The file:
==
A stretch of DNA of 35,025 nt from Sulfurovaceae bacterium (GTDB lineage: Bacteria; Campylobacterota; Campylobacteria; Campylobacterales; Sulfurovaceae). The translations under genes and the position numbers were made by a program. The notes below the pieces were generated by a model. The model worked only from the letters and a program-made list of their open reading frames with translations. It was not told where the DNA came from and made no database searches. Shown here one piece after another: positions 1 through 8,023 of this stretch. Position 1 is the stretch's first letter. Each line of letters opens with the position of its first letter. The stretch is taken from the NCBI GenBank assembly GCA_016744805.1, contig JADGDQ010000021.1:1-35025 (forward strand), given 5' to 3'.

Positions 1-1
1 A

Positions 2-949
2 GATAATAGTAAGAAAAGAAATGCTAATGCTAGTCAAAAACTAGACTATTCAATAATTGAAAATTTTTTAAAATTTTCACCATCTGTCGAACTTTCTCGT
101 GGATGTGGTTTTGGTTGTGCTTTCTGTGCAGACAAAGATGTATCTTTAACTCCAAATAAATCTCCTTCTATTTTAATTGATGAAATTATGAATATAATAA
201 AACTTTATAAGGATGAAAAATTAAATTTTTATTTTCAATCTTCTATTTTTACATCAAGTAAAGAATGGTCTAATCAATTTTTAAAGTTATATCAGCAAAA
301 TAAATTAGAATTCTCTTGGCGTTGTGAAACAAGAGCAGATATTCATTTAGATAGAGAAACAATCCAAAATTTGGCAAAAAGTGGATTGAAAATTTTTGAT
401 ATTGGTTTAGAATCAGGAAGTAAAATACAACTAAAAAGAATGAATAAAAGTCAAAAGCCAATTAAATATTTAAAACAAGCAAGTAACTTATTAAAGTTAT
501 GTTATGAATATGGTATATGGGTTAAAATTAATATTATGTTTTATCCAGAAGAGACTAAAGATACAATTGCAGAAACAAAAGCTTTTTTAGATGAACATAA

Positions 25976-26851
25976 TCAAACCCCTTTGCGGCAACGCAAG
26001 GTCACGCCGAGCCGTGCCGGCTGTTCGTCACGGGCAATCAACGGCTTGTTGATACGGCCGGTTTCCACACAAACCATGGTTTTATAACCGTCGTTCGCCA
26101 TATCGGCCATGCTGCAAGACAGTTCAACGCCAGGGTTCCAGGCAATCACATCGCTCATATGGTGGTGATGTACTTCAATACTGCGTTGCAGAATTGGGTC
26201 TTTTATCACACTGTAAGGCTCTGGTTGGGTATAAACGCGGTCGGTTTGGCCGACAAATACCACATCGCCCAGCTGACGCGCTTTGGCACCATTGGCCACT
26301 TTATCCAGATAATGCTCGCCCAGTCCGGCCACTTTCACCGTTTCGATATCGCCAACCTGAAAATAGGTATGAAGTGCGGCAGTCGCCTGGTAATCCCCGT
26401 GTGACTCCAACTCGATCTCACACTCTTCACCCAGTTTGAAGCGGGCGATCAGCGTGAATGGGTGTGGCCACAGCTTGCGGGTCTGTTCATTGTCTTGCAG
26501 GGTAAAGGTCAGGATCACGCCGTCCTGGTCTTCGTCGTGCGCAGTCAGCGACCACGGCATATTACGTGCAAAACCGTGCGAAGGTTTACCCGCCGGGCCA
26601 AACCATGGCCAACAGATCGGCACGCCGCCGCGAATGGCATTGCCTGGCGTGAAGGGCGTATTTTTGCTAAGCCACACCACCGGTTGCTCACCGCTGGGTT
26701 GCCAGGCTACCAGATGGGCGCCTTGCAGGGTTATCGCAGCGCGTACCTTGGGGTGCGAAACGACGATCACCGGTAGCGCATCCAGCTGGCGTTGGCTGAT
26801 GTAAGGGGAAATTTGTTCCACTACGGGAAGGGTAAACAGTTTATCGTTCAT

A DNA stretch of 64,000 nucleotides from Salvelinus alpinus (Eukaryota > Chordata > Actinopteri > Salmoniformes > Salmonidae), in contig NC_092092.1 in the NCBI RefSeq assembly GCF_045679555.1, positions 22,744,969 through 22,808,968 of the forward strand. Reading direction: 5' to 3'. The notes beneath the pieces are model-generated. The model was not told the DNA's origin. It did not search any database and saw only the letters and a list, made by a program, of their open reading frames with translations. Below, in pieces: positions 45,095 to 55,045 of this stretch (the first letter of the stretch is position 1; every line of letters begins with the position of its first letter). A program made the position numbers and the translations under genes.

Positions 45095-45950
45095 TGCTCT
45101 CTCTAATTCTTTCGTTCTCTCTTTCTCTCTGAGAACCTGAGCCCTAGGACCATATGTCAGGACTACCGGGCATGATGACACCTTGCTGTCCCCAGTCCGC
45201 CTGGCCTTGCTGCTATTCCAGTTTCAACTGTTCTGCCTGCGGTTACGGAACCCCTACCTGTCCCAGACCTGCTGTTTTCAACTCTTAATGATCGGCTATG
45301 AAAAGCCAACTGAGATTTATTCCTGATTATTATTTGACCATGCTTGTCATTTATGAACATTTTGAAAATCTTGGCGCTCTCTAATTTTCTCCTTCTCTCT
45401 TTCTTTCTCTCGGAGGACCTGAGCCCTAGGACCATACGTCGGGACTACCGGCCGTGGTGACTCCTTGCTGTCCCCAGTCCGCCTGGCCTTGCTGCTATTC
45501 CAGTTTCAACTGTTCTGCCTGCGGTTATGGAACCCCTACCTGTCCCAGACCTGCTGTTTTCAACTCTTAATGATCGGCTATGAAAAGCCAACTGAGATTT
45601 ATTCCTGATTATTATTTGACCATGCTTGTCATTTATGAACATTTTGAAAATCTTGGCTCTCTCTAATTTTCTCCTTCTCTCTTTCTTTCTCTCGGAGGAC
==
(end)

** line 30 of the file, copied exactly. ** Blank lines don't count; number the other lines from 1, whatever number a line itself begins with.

45601 ATTCCTGATTATTATTTGACCATGCTTGTCATTTATGAACATTTTGAAAATCTTGGCTCTCTCTAATTTTCTCCTTCTCTCTTTCTTTCTCTCGGAGGAC